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Professor of Clinical and Diagnostic Sciences, Associate Dean of Research and Innovation in the School of Health Professions, University of Alabama at Birmingham

Ritu Aneja, PhD is a Professor in the Department of Clinical and Diagnostic Sciences and Associate Dean for Research and Innovation in the School of Health Professions. She is a basic and translational scientist who conducts a broad spectrum of research in the areas of breast cancer health disparities, diagnostic, prognostic, and predictive biomarkers, and novel chemopreventive and chemotherapeutic strategies, using integrative multi-omic and machine-learning based approaches. Her lab is investigating the socio-biological mechanisms of breast cancer disparities and has been continuously funded since 2007 through K99/R00, U01, R01, R03, and STTR grants from the NIH, as well as other agencies such as the DoD and non-profit foundations, for cancer and racial disparities research. The breadth of her research experiences is well suited for the diverse nature of the CPCTP.

The goal of her research is to understand why survival and treatment outcomes differ between White and Black women, with a focus on triple negative breast cancer (TNBC), an aggressive subtype that disproportionately affects Black women. Her convergence research has led her to assemble teams of researchers and clinicians from multiple life science, clinical science, and social science disciplines to collaboratively address complex medical challenges that are deeply entwined with social structures and existing health inequalities. In this context, Dr. Aneja recognized the imperative need for a global approach to address cancer disparities and founded the International Consortium for Advancing Research on Triple Negative Breast Cancer (ICART) in 2016. ICART is a global platform of research groups from 10 countries across four continents, with the mission of aggregating complementary expertise and resources globally, to advance knowledge on TNBC and reduce breast cancer-related disparities. Today, ICART includes more than 30 hospitals and institutions, including a network of 15 teaching hospitals across Nigeria and Ghana and has so far enabled 9 multi-institutional studies and trained 15 graduate students and 8 junior investigators across the globe, resulting in more than 30 publications.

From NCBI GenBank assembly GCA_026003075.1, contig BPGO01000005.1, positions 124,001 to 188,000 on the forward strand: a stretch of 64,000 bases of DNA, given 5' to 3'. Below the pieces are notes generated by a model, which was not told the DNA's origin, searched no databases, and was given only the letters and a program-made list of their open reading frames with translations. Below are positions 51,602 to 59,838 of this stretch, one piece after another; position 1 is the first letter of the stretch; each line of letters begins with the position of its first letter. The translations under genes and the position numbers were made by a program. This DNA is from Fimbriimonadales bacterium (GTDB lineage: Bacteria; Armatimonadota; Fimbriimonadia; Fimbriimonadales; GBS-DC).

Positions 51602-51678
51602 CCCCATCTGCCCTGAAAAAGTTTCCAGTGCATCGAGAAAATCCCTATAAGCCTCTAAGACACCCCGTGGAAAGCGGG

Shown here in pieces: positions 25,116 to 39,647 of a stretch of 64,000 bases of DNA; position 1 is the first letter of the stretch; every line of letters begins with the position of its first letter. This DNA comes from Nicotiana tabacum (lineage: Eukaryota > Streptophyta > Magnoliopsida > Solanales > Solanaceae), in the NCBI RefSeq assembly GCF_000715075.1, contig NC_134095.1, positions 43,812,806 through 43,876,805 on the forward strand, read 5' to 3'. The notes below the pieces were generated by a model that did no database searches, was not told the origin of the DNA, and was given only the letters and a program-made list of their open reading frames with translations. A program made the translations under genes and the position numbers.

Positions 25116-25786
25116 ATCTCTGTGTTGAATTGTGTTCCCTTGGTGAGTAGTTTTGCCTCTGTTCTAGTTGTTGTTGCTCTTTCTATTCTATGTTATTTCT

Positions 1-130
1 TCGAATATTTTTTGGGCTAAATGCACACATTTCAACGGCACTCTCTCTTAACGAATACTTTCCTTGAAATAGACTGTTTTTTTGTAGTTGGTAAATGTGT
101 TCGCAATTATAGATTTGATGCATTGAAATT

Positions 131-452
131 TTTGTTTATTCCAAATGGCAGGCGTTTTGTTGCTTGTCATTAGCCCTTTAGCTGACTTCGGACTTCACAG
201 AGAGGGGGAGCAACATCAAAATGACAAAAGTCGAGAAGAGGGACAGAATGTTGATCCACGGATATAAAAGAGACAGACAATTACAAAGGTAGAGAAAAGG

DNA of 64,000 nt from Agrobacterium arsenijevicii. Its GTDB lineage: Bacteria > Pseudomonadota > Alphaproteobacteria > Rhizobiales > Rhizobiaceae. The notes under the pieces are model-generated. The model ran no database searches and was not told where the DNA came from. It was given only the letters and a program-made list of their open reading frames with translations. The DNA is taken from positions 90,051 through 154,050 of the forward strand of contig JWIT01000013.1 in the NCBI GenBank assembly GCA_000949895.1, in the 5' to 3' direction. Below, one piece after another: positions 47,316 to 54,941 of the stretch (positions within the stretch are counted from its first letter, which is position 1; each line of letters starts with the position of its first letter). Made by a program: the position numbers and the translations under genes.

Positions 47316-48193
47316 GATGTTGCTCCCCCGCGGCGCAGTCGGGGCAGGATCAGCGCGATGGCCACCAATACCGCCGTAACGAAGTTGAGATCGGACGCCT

• –present
    Professor of Biology, Georgia State University